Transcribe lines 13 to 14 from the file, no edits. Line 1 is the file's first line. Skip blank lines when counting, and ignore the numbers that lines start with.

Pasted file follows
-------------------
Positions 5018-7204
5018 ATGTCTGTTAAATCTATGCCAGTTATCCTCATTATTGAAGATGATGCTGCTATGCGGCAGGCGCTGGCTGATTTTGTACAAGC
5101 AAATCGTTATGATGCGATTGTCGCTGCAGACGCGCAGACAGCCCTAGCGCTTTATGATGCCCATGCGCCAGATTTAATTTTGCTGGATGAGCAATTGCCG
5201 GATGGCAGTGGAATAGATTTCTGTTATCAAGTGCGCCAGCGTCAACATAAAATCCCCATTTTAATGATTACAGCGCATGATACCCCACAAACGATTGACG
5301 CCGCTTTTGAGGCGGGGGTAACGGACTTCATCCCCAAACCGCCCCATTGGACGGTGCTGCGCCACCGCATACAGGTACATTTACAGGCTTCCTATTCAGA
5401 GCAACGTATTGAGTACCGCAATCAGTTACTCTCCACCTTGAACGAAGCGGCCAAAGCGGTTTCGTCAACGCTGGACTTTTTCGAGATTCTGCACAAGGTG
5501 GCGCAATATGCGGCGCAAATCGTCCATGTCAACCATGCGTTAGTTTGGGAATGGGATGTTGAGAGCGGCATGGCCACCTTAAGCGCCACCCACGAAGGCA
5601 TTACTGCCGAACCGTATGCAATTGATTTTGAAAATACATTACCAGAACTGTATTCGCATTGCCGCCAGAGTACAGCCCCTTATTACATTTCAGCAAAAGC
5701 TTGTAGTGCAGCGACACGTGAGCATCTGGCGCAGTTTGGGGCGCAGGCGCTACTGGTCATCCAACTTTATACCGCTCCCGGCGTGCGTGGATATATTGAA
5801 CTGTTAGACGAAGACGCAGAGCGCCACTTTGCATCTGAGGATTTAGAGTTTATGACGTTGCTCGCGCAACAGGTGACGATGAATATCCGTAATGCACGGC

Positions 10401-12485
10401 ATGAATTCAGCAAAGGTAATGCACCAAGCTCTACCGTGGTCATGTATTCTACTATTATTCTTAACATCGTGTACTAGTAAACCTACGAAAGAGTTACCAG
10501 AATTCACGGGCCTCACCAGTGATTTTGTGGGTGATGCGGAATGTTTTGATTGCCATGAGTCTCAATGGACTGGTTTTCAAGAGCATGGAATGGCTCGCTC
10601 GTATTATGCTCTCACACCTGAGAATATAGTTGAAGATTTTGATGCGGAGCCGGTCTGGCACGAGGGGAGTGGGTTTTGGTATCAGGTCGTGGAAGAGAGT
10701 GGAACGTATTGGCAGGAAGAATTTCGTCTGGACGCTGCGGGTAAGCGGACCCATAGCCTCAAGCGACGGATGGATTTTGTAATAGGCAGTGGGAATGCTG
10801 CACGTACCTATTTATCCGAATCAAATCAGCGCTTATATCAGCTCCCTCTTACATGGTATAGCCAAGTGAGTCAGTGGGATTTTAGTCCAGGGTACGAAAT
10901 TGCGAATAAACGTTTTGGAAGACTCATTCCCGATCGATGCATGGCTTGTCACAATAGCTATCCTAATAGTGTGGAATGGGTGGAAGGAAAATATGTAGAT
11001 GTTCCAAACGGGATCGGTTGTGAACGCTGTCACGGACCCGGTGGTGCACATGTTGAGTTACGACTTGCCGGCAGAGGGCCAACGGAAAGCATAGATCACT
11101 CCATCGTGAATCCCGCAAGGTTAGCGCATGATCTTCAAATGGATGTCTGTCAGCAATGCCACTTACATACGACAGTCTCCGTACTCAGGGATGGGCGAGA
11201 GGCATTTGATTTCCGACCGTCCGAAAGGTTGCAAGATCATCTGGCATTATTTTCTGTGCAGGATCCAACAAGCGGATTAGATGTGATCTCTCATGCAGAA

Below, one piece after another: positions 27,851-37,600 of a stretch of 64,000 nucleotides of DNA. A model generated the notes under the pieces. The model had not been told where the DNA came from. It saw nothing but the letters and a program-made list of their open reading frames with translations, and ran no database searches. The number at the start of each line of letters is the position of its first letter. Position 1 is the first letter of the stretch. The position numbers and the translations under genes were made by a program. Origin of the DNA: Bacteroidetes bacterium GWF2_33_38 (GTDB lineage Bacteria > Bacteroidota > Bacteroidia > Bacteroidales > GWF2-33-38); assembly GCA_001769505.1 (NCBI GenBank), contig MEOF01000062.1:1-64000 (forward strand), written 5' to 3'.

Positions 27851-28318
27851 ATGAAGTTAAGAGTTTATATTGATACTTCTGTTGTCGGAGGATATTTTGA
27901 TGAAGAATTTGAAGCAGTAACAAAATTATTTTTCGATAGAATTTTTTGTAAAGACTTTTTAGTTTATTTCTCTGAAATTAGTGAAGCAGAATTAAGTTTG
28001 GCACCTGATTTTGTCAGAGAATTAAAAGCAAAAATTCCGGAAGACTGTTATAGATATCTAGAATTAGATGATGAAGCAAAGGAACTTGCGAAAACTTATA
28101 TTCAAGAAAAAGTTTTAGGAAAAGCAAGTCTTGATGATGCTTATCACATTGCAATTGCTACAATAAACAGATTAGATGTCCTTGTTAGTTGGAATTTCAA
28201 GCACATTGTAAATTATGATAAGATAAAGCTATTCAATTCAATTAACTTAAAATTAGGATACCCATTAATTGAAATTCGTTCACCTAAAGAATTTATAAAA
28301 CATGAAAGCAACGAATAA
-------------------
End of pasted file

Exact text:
10501 AATTCACGGGCCTCACCAGTGATTTTGTGGGTGATGCGGAATGTTTTGATTGCCATGAGTCTCAATGGACTGGTTTTCAAGAGCATGGAATGGCTCGCTC
10601 GTATTATGCTCTCACACCTGAGAATATAGTTGAAGATTTTGATGCGGAGCCGGTCTGGCACGAGGGGAGTGGGTTTTGGTATCAGGTCGTGGAAGAGAGT